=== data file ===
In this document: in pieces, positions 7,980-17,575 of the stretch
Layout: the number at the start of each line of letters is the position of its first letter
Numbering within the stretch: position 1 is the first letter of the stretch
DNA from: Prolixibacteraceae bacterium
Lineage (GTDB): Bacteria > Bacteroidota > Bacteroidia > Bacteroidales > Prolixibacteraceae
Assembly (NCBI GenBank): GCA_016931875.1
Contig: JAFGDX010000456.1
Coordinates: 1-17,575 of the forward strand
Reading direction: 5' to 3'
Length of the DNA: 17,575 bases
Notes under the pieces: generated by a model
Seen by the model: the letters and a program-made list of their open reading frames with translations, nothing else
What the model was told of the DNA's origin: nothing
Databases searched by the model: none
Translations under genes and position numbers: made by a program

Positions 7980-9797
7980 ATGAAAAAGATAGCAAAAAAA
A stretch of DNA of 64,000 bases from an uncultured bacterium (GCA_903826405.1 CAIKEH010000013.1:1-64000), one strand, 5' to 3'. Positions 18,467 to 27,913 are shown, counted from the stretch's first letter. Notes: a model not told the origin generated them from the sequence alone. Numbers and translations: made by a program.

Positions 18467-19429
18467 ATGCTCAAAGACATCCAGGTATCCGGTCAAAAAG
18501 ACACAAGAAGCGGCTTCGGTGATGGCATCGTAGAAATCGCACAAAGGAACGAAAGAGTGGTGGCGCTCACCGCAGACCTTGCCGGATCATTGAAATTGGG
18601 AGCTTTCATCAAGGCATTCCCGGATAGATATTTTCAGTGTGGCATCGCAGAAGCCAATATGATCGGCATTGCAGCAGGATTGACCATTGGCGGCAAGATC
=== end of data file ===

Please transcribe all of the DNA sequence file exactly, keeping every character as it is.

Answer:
In this document: in pieces, positions 7,980-17,575 of the stretch
Layout: the number at the start of each line of letters is the position of its first letter
Numbering within the stretch: position 1 is the first letter of the stretch
DNA from: Prolixibacteraceae bacterium
Lineage (GTDB): Bacteria > Bacteroidota > Bacteroidia > Bacteroidales > Prolixibacteraceae
Assembly (NCBI GenBank): GCA_016931875.1
Contig: JAFGDX010000456.1
Coordinates: 1-17,575 of the forward strand
Reading direction: 5' to 3'
Length of the DNA: 17,575 bases
Notes under the pieces: generated by a model
Seen by the model: the letters and a program-made list of their open reading frames with translations, nothing else
What the model was told of the DNA's origin: nothing
Databases searched by the model: none
Translations under genes and position numbers: made by a program

Positions 7980-9797
7980 ATGAAAAAGATAGCAAAAAAA
A stretch of DNA of 64,000 bases from an uncultured bacterium (GCA_903826405.1 CAIKEH010000013.1:1-64000), one strand, 5' to 3'. Positions 18,467 to 27,913 are shown, counted from the stretch's first letter. Notes: a model not told the origin generated them from the sequence alone. Numbers and translations: made by a program.

Positions 18467-19429
18467 ATGCTCAAAGACATCCAGGTATCCGGTCAAAAAG
18501 ACACAAGAAGCGGCTTCGGTGATGGCATCGTAGAAATCGCACAAAGGAACGAAAGAGTGGTGGCGCTCACCGCAGACCTTGCCGGATCATTGAAATTGGG
18601 AGCTTTCATCAAGGCATTCCCGGATAGATATTTTCAGTGTGGCATCGCAGAAGCCAATATGATCGGCATTGCAGCAGGATTGACCATTGGCGGCAAGATC